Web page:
How to run R 4.0 in Docker — and 3 cool new R 4.0 features

There are some interesting changes and updates in R 4.0. Here I’ll take a look at three of them. Plus I’ll give you step-by-step instructions on installing R 4.0 so it won’t interfere with your existing R installation — by running R with Docker.

Docker is a platform for creating “containers” – completely self-contained, isolated environments on your computer. Think of them like a mini system on your system. They include their own operating system, and then anything you want to add to that – application software, scripts, data, etc. Containers are useful for a lot of things, but here I’ll focus on just one: testing new versions of software without screwing up your current local setup.

Running R 4.0 and the latest preview release of RStudio in a Docker container is pretty easy. If you don’t want to follow along with the Docker part of this tutorial, and you just want to see what’s new in R, scroll down to the “Three new R 4.0 features” section.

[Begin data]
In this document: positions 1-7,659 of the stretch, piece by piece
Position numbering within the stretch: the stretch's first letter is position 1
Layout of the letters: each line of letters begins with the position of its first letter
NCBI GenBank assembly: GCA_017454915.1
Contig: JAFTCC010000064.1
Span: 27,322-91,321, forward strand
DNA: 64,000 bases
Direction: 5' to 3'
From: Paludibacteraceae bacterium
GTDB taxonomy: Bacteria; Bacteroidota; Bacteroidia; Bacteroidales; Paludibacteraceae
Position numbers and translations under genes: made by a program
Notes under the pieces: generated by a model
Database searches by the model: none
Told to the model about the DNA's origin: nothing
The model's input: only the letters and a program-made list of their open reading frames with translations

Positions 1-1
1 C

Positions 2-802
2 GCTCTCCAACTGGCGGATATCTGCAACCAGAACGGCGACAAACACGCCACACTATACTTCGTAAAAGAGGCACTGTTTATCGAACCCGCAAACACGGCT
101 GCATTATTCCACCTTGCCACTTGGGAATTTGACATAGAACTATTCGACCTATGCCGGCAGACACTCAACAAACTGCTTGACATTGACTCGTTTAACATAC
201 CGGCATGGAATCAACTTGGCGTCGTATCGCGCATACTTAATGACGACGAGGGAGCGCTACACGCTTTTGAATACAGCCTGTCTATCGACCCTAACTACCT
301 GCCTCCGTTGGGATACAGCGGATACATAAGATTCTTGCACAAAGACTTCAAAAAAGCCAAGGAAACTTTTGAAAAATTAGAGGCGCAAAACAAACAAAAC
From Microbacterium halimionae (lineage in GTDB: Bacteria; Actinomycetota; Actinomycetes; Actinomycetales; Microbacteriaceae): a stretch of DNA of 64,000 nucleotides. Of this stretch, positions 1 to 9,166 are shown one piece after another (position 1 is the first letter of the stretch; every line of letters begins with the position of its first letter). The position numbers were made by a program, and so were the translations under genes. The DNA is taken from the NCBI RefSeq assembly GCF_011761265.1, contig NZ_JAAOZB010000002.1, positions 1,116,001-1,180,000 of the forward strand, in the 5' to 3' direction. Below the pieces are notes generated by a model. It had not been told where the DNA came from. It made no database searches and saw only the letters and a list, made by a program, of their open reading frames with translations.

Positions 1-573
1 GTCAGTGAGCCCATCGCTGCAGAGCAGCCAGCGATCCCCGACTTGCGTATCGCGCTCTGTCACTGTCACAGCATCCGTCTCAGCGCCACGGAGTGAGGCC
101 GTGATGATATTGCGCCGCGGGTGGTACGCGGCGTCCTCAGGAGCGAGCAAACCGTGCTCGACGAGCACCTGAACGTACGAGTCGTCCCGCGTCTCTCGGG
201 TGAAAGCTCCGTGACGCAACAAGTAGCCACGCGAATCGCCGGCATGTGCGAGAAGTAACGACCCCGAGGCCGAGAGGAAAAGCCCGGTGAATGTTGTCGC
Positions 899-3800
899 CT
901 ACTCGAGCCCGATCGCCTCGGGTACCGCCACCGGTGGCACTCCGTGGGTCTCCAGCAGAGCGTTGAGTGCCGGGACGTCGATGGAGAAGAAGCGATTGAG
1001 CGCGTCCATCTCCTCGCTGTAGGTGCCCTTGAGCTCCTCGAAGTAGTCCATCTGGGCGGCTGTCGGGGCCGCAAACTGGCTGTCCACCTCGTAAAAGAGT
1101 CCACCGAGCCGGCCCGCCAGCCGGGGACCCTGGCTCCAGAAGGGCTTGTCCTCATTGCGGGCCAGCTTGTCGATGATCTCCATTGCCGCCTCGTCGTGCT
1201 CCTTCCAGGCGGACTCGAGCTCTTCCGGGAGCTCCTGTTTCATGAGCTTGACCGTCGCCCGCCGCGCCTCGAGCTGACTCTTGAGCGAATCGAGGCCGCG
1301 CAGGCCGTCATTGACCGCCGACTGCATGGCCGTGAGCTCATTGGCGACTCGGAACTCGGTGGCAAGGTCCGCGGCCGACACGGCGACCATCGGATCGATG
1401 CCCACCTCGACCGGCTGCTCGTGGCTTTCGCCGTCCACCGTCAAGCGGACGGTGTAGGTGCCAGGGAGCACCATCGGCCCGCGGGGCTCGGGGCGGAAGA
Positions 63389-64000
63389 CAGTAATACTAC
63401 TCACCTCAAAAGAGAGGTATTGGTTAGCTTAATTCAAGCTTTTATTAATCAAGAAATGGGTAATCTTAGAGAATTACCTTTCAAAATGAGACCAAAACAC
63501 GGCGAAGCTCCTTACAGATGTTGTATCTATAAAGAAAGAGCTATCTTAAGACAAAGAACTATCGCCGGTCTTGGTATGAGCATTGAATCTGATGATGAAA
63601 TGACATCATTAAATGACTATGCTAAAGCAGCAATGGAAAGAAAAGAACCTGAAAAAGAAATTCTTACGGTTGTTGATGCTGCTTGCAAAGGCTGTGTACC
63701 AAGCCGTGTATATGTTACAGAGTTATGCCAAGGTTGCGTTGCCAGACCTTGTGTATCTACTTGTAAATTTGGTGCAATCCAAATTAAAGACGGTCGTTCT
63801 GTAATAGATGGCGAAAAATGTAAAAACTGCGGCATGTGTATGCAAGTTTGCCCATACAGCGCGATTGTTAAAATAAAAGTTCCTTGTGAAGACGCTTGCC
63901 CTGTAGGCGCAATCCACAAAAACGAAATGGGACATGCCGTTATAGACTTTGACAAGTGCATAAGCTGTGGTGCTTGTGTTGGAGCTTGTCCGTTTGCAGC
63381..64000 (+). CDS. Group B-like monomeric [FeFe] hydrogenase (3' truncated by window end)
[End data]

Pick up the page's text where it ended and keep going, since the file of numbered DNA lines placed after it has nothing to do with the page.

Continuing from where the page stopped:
Run R 4.0 in a Docker container

If you would like to follow along, install desktop Docker on your system if you don’t already have it: Head to https://www.docker.com/products/docker-desktop and download the right desktop version for your computer (Windows, Mac, or Linux). Then, launch it. You should see a whale Docker icon running somewhere on your system.

Docker icon Sharon Machlis, IDG

Docker icon

Next, we need a Docker image for R 4.0. You can think of a Docker image as a set of instructions to create a container with specific software included. Thanks to Adelmo Filho (a data scientist in Brazil) and the Rocker R Docker project, who provide some very useful Docker images. I modified their Docker images just slightly to make the one I used in this tutorial.

Here is the syntax to run a Docker image on your own system to create a container.

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